Ask Chiffinch: 17th century love-life advice

Ask Chiffinch: 17th century love-life advice

Ask Chiffinch - sketch of William Chiffinch

1 May 2012

Get 17th Century love-life advice from King Charles II’s ‘Pimp-master General’

Live from 27 April 2012 at

Tips for royal mistresses; SYPHILIS!!! - spot the tell-tale signs; Make-up tips for women AND men; How to avoid seduction by social climbing women; Sleeping with the King: when’s best for an ambitious woman?… and much more.

We are all familiar with agony aunts and problem pages but can you imagine what advice you would get from the 17th century ‘Pimp-master General’ of Charles II? Well, forget Dear Deidre, from 27 April 2012 you can find out on

Over the next eight weeks William Chiffinch, infamous for managing the King’s ‘backstairs intrigues’ and  known as the ‘Pimp-master General’, will be giving his no-nonsense 17th century responses, not only to the period's most scandalous character’s dilemmas, but to 21st century dilemmas submitted by the public. What would Chiffinch think about someone cheating on their other half, lusting after an older man or having an illegitimate child?

The 17th century problems will be in the style of a photo-casebook using the characters featured in Hampton Court Palace’s new temporary exhibition ‘The Wild, the Beautiful and the Damned’.  These include;

  • Nell Gwyn and Charles II: “I’m the King’s favourite mistress – but is this as good as it gets?” (Chiffinch: "… as royal mistress, it is not the King's mind you are supposed to stimulate")
  • Samuel Pepys: “The Young Bucks at Court get the pick of the girls – does success count for nothing?"
  • Carey Fraser:  “HELP! I tried too hard to follow fashion, now my suitor thinks I’m mad”

Tim Powell, Digital Media Manager at Historic Royal Palaces, says, “This was a uniquely extravagant period in British history. Making the right decisions could transport you from rags to riches, but a bad decision could ruin you. We want modern audiences to experience these moments of dilemma, using the familiar problem page format. We hope the public will recognise the universal human stories of love, sex, friendship and ambition – but be shocked at how different the 17th century advice is from that we’d offer today.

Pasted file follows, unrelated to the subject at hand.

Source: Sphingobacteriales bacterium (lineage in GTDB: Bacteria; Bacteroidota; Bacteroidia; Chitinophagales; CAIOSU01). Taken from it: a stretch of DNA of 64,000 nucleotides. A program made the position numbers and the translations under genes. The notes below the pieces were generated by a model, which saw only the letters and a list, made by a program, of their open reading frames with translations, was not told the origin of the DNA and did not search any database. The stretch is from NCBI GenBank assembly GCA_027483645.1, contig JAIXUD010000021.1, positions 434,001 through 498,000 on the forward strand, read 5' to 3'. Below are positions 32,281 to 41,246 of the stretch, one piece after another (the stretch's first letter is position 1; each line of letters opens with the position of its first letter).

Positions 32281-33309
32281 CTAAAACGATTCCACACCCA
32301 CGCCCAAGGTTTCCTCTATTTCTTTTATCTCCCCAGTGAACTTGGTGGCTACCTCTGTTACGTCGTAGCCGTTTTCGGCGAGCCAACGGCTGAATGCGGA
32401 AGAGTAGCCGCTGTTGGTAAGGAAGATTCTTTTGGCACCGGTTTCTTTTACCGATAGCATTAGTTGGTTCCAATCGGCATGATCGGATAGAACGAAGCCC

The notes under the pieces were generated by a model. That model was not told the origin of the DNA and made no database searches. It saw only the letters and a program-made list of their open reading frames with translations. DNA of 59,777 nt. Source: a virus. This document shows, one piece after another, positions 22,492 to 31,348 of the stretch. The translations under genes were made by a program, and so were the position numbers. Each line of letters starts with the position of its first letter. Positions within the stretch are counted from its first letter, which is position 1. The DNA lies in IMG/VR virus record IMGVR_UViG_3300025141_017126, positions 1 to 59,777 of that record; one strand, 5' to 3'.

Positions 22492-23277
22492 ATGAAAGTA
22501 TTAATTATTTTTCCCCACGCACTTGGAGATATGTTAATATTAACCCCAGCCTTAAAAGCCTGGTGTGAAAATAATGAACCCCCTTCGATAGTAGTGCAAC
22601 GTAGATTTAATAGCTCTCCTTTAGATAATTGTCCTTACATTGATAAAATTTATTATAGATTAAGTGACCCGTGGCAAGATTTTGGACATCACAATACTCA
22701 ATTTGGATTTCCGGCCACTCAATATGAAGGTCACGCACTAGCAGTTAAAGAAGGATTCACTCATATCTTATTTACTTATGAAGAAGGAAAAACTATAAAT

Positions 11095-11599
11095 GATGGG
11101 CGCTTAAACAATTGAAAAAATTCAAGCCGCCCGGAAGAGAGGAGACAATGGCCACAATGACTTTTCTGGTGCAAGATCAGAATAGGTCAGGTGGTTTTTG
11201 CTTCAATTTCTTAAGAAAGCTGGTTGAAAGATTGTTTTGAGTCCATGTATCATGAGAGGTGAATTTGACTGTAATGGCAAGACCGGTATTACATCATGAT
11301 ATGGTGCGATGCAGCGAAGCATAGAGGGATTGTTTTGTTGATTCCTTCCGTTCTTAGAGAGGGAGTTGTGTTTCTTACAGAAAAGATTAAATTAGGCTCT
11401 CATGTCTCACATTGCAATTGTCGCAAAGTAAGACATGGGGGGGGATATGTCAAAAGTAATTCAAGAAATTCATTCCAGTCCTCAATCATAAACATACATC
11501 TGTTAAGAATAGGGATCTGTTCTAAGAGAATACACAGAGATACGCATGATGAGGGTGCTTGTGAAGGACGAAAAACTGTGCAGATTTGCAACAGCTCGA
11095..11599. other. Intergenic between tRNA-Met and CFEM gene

Notes for Editors:

For more information about Ask Chiffinch, requests to use the images, or any further enquiries, please contact Tim Powell in the Historic Royal Palaces digital media team on 07812 241 572 or at

William Chiffinch (c.1602–1691) was Charles II’s Page and Keeper of the Closet, a role in which he became one of the King’s closest and most trusted servants – and yielded great power and influence. He became “the King’s confidential go-between in every kind of backstairs intrigue” (David Allen) who was even nicknamed the “Pimpmaster General” by the satirists for his role in granting access (or not) to the King’s mistresses.

The Wild, the Beautiful and the Damned

A new temporary exhibition at Hampton Court Palace telling the story of beauty, debauchery and decadent art in the Restoration Court, running from 5 April to 30 September 2012.

The exhibition explores the meaning of beauty, and the lives and loves of the courtesans and libertines who lived and died in the Stuart Court during the reigns of Charles II, James II, William III & Mary II and Anne (1660-1714).

At the heart of the exhibition are portraits of Charles II’s principal mistresses, including Nell Gwyn and Barbara Villiers, brought together at the palace for the first time. Also on display are the resident ‘beautiful women’ of the Royal Court: Peter Lely’s ‘Windsor Beauties’ and Godfrey Kneller’s ‘Hampton Court Beauties’, joined by other Royal Collection paintings, rarely seen portraits from private and public collections, and exquisite fashion accessories.

Historic Royal Palaces

Historic Royal Palaces is the independent charity that looks after the Tower of London, Hampton Court Palace, the Banqueting House, Kensington Palace and Kew Palace.  We help everyone explore the story of how monarchs and people have shaped society, in some of the greatest palaces ever built.

We receive no funding from the Government or the Crown, so we depend on the support of our visitors, members, donors, volunteers and sponsors.
These palaces are owned by The Queen on behalf of the nation, and we manage them for the Secretary of State for Culture, Media and Sport.

We believe in four principles.  Guardianship: giving these palaces a future as long and valuable as their past. Discovery: encouraging people to make links with their own lives and today’s world.  Showmanship: doing everything with panache. Independence: having our own point of view and finding new ways to do our work.     

Registered charity number 1068852


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